Stress at Work
Testo tratto da: OSH in figures: stress at work — facts and figures
Fonte: European Agency for Safety and Health at Work
Stress at work is common throughout Europe. In surveys carried out every five years by the European Foundation for the Improvement of Living and Working Conditions, respondents name it as the second most common threat posed by the working environment.
Only musculoskeletal problems are seen as more likely to damage workers’ health. According to the fourth European Survey of Working Conditions, carried out in 2005 in all Member States, stress was experienced by an average 22% of working Europeans. In 2002, the annual economic cost of work-related stress in the EU15 was estimated at EUR 20,000 million.
Prevalence of stress in the EU Member States
In 2005, the level of reported stress was lower in EU15 (20%) than in EU10 (30%) or in two Acceding Countries (Bulgaria and Romania; 31%).
However, significant differences were also observed among the countries within these groups.
The highest levels of stress were reported in Greece (55%), and in Slovenia (38%), Sweden (38%), and Latvia (37%), and the lowest levels noted in the United Kingdom (12%), Germany, Ireland, and the Netherlands (16%) as well as in the Czech Republic (17%), France and Bulgaria (18%).
Stress prevalence in EU15 in 2000 (28%) did not differ significantly from the levels reported in the previous survey carried out five years earlier.
In 2000-2005 however, stress prevalence in the EU15 diminished. Overall fatigue, headaches and irritability indices also dropped during this time period, with sleeping problems and anxiety remaining at the same level. The opposite trend was identified in the 12 candidate countries, 10 of which became Member States before the end of this period on 1 May 2004. Stress prevalence grew slightly in those countries in 2001–2005 (from 28% to 30%).
Some stress-related outcomes also increased.
Quantitative work demands, which are considered to be an important source of stress, are concurrently affected by two reverse trends: a positive one, shorter working hours, which would be likely to reduce stress prevalence (in EU15); and a negative one, greater work intensity, which generates higher stress levels.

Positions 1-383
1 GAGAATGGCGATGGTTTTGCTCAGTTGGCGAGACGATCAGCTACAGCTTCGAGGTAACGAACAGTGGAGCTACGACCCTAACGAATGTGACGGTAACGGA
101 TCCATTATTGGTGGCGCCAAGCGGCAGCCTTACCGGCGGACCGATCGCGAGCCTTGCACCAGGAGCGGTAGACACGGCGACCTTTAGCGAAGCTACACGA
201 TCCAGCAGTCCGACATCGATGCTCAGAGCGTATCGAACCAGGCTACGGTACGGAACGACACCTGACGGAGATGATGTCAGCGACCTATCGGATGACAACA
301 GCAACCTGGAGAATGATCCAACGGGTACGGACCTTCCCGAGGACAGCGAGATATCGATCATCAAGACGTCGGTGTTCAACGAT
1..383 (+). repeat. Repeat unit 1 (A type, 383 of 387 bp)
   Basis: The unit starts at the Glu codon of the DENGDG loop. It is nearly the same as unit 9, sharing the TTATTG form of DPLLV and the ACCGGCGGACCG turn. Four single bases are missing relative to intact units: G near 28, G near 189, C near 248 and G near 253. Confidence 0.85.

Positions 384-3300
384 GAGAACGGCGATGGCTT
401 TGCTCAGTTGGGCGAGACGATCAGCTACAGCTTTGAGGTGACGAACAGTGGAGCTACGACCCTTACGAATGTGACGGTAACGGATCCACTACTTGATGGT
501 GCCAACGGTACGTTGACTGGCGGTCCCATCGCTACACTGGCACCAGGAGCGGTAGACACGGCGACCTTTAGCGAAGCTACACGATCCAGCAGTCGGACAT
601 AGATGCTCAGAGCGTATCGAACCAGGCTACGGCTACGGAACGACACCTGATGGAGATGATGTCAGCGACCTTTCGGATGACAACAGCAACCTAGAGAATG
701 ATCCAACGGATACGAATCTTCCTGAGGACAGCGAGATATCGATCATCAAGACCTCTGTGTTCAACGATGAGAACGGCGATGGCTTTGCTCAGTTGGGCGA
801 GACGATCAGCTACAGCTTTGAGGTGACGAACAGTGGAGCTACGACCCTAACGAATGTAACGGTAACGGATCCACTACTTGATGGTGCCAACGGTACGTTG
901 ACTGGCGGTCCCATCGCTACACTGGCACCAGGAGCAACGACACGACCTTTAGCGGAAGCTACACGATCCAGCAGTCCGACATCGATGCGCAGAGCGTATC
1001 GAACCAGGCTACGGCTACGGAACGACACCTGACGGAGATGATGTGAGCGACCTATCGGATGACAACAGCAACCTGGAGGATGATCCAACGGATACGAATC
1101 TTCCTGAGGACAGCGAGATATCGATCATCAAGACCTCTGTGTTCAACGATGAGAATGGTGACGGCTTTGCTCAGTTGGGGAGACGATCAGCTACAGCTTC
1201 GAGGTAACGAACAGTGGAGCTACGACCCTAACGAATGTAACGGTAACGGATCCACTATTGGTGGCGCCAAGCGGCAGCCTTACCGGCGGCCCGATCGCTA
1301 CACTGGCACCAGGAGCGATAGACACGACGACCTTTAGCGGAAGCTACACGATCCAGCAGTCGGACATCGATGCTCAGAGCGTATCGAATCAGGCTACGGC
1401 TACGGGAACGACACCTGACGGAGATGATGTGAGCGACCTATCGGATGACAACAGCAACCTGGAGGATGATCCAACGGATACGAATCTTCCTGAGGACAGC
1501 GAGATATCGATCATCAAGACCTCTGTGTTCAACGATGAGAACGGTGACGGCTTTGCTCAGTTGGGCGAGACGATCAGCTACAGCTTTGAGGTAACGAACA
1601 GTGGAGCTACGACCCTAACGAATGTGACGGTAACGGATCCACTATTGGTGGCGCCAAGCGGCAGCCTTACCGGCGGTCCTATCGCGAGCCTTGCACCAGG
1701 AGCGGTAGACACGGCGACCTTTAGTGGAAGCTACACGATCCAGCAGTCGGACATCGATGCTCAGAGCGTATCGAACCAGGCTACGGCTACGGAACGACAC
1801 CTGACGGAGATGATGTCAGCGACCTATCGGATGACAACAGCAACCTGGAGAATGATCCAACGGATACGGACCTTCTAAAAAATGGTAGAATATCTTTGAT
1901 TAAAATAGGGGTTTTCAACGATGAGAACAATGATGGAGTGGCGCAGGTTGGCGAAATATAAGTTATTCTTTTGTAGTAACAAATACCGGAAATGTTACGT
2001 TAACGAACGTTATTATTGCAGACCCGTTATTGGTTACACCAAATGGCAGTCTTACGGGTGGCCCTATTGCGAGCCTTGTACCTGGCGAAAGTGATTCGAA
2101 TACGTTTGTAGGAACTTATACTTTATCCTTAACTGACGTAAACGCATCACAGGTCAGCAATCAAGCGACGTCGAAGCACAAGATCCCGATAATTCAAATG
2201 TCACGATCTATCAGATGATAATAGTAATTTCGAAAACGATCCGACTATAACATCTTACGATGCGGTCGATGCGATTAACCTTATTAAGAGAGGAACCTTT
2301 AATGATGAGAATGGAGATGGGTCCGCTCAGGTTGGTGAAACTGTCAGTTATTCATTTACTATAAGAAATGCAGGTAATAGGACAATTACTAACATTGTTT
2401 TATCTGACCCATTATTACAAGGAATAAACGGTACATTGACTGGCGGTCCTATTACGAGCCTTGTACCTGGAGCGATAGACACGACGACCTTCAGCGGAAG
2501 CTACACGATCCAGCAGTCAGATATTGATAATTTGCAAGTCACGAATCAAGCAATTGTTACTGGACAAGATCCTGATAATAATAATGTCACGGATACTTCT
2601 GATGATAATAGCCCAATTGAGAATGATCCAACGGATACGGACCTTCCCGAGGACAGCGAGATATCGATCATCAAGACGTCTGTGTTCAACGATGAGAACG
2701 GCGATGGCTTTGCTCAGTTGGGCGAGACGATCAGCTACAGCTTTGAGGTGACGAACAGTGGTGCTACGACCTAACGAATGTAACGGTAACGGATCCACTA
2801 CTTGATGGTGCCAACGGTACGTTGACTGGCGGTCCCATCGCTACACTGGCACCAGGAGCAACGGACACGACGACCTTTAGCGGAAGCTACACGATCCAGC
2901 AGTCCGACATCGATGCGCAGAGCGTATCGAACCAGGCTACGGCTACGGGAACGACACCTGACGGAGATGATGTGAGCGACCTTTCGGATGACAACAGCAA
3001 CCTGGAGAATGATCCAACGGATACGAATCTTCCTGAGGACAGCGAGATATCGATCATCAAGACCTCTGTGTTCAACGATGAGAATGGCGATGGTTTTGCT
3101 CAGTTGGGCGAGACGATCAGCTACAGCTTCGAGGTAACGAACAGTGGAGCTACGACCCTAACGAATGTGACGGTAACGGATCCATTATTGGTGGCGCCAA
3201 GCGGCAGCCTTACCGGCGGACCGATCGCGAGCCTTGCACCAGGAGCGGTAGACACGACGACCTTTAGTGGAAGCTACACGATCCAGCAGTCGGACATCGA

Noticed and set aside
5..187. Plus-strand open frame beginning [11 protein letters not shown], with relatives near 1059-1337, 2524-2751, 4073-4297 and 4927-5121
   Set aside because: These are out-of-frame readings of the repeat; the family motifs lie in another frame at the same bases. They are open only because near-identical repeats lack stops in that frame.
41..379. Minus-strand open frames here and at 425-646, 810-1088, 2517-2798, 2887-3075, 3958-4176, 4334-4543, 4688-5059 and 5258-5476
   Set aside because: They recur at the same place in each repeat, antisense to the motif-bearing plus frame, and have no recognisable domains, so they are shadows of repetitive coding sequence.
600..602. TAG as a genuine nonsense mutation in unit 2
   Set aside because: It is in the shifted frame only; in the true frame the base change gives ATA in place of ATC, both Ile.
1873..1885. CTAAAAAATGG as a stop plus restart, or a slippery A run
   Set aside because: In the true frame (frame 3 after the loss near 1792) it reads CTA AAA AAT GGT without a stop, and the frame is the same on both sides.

In the EU25 countries, in 2005, fewer people (on average 14%) were forced to work long hours (a working week of 48 hours or more) than in previous years.
At the same time workers were being asked to work faster and to tighter deadlines. Although generally the required speed of work is increasing, there is substantial variation between various Member Countries. In 2005, Sweden, Finland and Denmark had the highest percentage of workers who reported high?speed working “around half of the time or more” (85%, 77% and 76% respectively), whereas Ireland, Poland and Latvia had the lowest percentages (42%, 40% and 40% respectively).
Low job control is recognised as another important source of stress.
In 1990-1995 in the EU15 an increase in control was observed and a smaller percentage of employees reported no control over work method and speed. Figures in the 2000 survey were similar, although levels of job control among the new EU countries were lower than among the EU15.
Another source of work-related stress is harassment. In 2005 about 5% of all workers from the EU25 and AC2 countries said they were subject to some form of violence or
harassment (bullying), and about 2% reported experiencing unwanted sexual attention.
In the EU15, the level of reported violence increased slightly during the 1995-2005 period.
There are significant differences in the prevalence of violence and, particularly, harassment in different European countries. The highest level of harassment was reported in Finland (17%), followed by the Netherlands (12%), and Lithuania (10%); the lowest levels were reported in Italy and Bulgaria (2%).
Stress by age
According to the EWCS (1995-2005) respondents from all age categories report that work affects their health.
However, this opinion is most common in the 45-54 age group, and in most of the Member States there is a statistical peak in middle age in the relationship between age and stress.
The highest stress levels are observed among middle aged workers, and the lowest among older and younger workers.
It is also true, however, that physical violence is most often reported by workers from the 25-39 age group, and harassment and unwanted sexual attention by the youngest group (“24 or less”).